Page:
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Veterans and Civilian Operators Run Covert Ops to Save the Vulnerable From Afghanistan

(AP Photo/Massoud Hossaini)

Not all Americans are as willing to abandon the promises made in Afghanistan as the Biden administration is. When it became clear that the Taliban would become the dominant force, concern for religious minorities, women, and those who had assisted America rocketed up. As the August 31 deadline for withdrawal from Afghanistan crystalized, the administration’s plan to evacuate the vulnerable started to falter.

Diplomats abandoned the U.S. embassy in Kabul and consolidated all diplomatic and military operations to Hamid Karzai International Airport (HKAI). Taliban “security” checkpoints surrounded the airstrip. The situation for anyone to reach the airport gates became exponentially more dangerous. The U.S. State Department issued several warnings cautioning evacuees not to go to the airport until they received instructions.

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In these conditions, non-profits, veterans, retired intelligence agents, and others mounted efforts to rescue those the Taliban would put to death if they remained when America entirely withdrew. On August 25, an all-volunteer group of special forces veterans dubbed Task Force Pineapple launched a final rescue mission. According to ABC News:

As of Thursday morning, the group said it had brought as many as 500 Afghan special operators, assets and enablers and their families into the airport in Kabul overnight, handing them each over to the protective custody of the U.S. military.

The American volunteers coordinated covert movements using an encrypted chat room. With documents prepared by Task Force Pineapple, small groups of Afghan allies and their families made their way to the airport. The Taliban beat some but never checked their papers as they made their way through checkpoints. The evacuations continued amid the suicide bombing at the Abbey Gate when communications were temporarily interrupted.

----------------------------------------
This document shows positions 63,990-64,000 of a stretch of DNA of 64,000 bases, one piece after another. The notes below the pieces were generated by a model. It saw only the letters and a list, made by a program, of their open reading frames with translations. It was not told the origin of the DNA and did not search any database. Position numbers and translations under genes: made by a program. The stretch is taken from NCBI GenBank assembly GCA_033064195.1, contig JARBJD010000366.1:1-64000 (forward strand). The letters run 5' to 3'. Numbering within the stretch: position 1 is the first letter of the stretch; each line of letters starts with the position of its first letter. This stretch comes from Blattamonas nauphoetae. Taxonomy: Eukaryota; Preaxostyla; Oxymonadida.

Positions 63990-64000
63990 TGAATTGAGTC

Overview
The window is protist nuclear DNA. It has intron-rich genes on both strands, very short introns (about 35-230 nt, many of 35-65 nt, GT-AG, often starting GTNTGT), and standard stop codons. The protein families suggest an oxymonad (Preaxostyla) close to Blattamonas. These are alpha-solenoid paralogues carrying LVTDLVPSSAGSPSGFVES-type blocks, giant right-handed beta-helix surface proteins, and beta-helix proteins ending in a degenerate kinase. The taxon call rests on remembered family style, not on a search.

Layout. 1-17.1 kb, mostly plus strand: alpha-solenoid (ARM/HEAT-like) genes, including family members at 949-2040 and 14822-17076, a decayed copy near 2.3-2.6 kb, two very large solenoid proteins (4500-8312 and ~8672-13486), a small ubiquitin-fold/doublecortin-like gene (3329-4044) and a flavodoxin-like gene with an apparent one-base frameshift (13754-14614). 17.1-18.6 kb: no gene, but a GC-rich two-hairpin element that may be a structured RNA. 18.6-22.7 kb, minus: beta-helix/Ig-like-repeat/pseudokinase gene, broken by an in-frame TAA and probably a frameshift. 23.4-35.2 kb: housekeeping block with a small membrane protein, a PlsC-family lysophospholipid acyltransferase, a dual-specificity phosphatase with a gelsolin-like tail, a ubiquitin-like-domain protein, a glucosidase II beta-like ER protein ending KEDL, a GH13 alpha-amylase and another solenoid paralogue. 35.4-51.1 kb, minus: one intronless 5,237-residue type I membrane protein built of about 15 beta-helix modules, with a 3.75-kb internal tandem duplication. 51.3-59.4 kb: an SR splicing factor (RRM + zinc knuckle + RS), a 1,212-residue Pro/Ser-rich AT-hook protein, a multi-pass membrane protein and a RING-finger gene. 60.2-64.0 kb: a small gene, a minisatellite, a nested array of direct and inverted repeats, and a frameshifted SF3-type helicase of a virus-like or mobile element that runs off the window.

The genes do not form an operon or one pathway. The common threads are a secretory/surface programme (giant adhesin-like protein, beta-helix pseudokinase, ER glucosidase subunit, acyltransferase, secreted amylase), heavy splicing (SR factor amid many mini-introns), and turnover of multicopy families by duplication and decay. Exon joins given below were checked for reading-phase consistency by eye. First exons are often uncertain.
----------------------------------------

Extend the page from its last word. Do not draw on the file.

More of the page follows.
Using signals including red sunglasses and pineapple phones, Task Force Pineapple reports saving a total of at least 630 over several days. Former Green Beret Captain Zac Lois coordinated the ground team’s movements:

Lois said the Task Force Pineapple was able to accomplish a truly historic event, by evacuating hundreds of personnel over the last week.

“That is an astounding number for an organization that was only assembled days before the start of operations and most of its members had never met each other in person,” Lois told ABC News.

Lois said he modeled his slow and steady system of maneuvering the Afghan families in the darkness after Harriet Tubman’s Underground Railroad for American slave escapees.

The story, as reported by ABC, deserves to be told on the big screen. While the Pineapple Express was running under cover of darkness, Glenn Beck and the Nazarene Fund intended to get planes full of evacuees wheels up from the airport. Beck focused on rescuing Afghani Christians, female judges, and Afghan allies working with the Mighty Oaks Foundation and other organizations in a coalition.

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No one expected the white-haired conservative firebrand to be running covert operations in the dark. He is using his platform to implore his listeners to help him launch a humanitarian mission. In less than a week, Beck raised over $30 million to support the professional operators in the Nazarene Fund to do the heavy lifting.

The Nazarene Fund has been operating in tandem with Operation Underground Railroad for several years. CEO Tim Ballard, a former CIA and Homeland Security Agent, established the sister organizations to rescue religious and ethnic minorities, victims of human trafficking, and kidnapped children. The organizations manage over 100 groups and special operators globally. Beck is the founder of The Nazarene Fund and remains on the board. In full disclosure, I donated to the Fund for the current operation in Afghanistan.

Beck’s morning podcast from a location in the Middle East has been a parade of people from several organizations working tirelessly through official and unofficial channels to get vulnerable people and their families out of Afghanistan. It has been a depressing running commentary about the obstacles placed in front of these selfless operators by our government.

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According to Beck and Chad Robichaux from The Mighty Oaks Foundation, the U.S. State Department has been their biggest obstacle. After negotiating with the country of Macedonia to take evacuees temporarily, officials told Beck the State Department intervened to stop the transfers. Friday morning, he reported there are new agreements with nations he will not disclose. His fear is the State Department will intervene again and thwart the plans.

Beck and Robichaux have promised to detail the obstacles put in front of them when the operation concludes. Americans should ensure there is political accountability. As of Friday morning, Beck reported workers were welding the gates at HKIA shut. The coalition is now seeking far riskier land bridges to continue evacuations from Afghanistan.

As we watch the Biden administration falter and try to excuse their incompetence in Afghanistan, America needs stories that exemplify American courage, honor, and bravery. American men and women are still willing to lead in the darkest times. These civilian operators are risking their lives to deliver where our government is failing.